11. William James on Conceptions and Private Language.Henry Jackman - 2017 - Belgrade Philosophical Annual 30:175-193.
    William James was one of the most frequently cited authors in Wittgenstein’s Philosophical Investigations, but the attention paid to James’s Principles of Psycho- logy in that work is typically explained in terms of James having ‘committed in a clear, exemplary manner, fundamental errors in the philosophy of mind.’ (Goodman 2002, p. viii.) The most notable of these ‘errors’ was James’s purported commitment to a conception of language as ‘private’. Commentators standardly treat James as committed to a conception of language as (...)
  12. Overcoming the Disunity of Understanding.Alexander Albert Jeuk - 2017 - Meta: Research in Hermeneutics, Phenomenology, and Practical Philosophy 9 (2):630-653.
    I argue that embodied understanding and conceptual-representational understanding interact through schematic structure. I demonstrate that common conceptions of these two kinds of understanding, such as developed by Wheeler (2005, 2008) and Dreyfus (2007a, b, 2013), entail a separation between them that gives rise to significant problems. Notably, it becomes unclear how they could interact; a problem that has been pointed out by Dreyfus (2007a, b, 2013) and McDowell (2007) in particular. I propose a Kantian strategy to close the gap between (...)
  13. Innate Powers, Concepts and Knowledge: A Critique of D. W. Hamlyn's Account of Concept Possession.Malcolm Jones - 1981 - Journal of Philosophy of Education 15 (1):139–145.
  14. Thinking About Papineau's Thinking About Consciousness.Robert Kirk - 2002 - SWIF Philosophy of Mind [December 4 (1).
  15. Concepts and Reality in Quantum Mechanics.Victor F. Lenzen - 1949 - Philosophy of Science 16 (4):279-286.
    A physical theory is a construction of thought which is founded on experience so as to constitute knowledge of the natural world. Propositions in physics are constituted of concepts which express the properties and processes of the physical world. For purposes of record and communication concepts are designated by the terms of a language, such as mathematical symbols, and philosophical discussion may be based on linguistic forms. In this essay, however, the element of discussion will be the concept as a (...)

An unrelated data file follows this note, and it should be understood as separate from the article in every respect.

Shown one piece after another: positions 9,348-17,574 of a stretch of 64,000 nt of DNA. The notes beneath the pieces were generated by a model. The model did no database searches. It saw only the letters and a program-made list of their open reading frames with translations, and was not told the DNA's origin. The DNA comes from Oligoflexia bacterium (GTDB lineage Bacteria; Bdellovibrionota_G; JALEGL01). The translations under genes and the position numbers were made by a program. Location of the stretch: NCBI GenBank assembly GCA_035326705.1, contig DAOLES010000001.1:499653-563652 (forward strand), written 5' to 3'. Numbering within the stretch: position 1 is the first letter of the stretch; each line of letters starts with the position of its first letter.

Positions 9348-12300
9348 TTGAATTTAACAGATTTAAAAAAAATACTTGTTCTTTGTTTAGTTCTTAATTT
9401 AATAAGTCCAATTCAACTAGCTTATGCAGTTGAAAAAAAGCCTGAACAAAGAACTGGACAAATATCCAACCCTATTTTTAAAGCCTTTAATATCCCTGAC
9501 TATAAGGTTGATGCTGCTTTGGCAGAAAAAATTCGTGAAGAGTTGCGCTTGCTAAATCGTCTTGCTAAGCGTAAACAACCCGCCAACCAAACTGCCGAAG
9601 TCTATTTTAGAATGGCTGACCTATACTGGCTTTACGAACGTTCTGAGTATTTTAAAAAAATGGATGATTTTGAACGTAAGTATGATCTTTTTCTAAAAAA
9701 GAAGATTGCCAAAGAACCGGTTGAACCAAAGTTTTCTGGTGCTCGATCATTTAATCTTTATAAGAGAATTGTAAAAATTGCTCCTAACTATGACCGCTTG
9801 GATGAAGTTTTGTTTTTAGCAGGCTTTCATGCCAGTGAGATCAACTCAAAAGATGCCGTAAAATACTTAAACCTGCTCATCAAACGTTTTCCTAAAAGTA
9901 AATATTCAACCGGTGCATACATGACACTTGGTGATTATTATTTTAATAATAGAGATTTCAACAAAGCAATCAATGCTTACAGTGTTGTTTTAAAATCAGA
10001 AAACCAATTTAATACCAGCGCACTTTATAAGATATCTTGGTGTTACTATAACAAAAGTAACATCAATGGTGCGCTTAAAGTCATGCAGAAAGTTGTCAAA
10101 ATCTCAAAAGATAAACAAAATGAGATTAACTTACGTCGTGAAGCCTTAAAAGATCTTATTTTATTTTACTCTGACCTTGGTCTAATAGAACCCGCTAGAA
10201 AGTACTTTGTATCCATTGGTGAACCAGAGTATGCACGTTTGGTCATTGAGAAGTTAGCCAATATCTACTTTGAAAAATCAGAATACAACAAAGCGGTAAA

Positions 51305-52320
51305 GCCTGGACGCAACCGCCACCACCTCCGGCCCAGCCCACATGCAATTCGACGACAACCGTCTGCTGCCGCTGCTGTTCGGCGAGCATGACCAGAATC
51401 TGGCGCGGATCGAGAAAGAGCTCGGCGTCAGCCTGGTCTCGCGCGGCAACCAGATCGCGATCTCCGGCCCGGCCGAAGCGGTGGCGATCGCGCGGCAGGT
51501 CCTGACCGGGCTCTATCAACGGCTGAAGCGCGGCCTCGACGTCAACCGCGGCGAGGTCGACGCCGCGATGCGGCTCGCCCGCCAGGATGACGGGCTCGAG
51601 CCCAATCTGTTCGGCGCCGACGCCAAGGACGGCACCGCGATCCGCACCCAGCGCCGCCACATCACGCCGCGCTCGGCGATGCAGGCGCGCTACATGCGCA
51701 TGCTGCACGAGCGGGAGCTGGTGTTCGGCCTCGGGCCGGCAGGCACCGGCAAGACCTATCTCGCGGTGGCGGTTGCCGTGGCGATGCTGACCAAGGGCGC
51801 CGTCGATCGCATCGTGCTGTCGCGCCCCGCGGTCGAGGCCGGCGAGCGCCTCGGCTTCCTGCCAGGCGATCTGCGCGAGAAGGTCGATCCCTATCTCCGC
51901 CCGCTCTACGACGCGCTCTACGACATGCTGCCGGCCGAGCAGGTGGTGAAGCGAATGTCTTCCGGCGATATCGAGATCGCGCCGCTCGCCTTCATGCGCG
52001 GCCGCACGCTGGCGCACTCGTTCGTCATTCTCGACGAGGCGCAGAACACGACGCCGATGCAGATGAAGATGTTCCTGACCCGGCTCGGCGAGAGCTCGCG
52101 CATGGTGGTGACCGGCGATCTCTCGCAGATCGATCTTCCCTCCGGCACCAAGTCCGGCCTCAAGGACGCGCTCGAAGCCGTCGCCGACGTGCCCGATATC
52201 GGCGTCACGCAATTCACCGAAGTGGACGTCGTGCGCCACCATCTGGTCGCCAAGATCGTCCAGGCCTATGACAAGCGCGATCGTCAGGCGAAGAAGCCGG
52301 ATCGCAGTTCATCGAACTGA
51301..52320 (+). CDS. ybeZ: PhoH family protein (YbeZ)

16. Concepts and Ascriptivism.Ronald P. Loui - unknown
    Hart’s "Ascription of Responsibility and Rights" is where we find perhaps the first clear pronouncement of defeasibility and the technical introduction of the term. The paper has been criticised, disavowed, and never quite fully redeemed. Its lurid history is now being used as an excuse for dismissing the importance of defeasibility.
  17. Peacocke and Kraemer on Butler's Problem.E. J. Lowe - 1980 - Analysis 40 (3):113 - 118.
  18. Replies to My Critics. [REVIEW]Edouard Machery - 2010 - Philosophical Studies 149 (3):429 - 436.
  19. Prototypes Revisited.Robert E. MacLaur - 1991 - Annual Review of Anthropology 20:55-74.
  20. Why We Should Do Without Concepts.Barbara C. Malt - 2010 - Mind and Language 25 (5):622-633.
    Machery (2009) has proposed that the notion of ‘concept’ ought to be eliminated from the theoretical vocabulary of psychology. I raise three questions about his argument: (1) Is there a meaningful distinction between concepts and background knowledge? (2) Do we need to discard the hybrid view? (3) Are there really categories of things in the world that are the basis for concepts? Although I argue that the answer to all three is ‘no’, I agree with Machery's conclusion that seeking a (...)
  21. On the Spatial Foundations of the Conceptual System and Its Enrichment.Jean M. Mandler - 2012 - Cognitive Science 36 (3):421-451.
    A theory of how concept formation begins is presented that accounts for conceptual activity in the first year of life, shows how increasing conceptual complexity comes about, and predicts the order in which new types of information accrue to the conceptual system. In a compromise between nativist and empiricist views, it offers a single domain-general mechanism that redescribes attended spatiotemporal information into an iconic form. The outputs of this mechanism consist of types of spatial information that we know infants attend (...)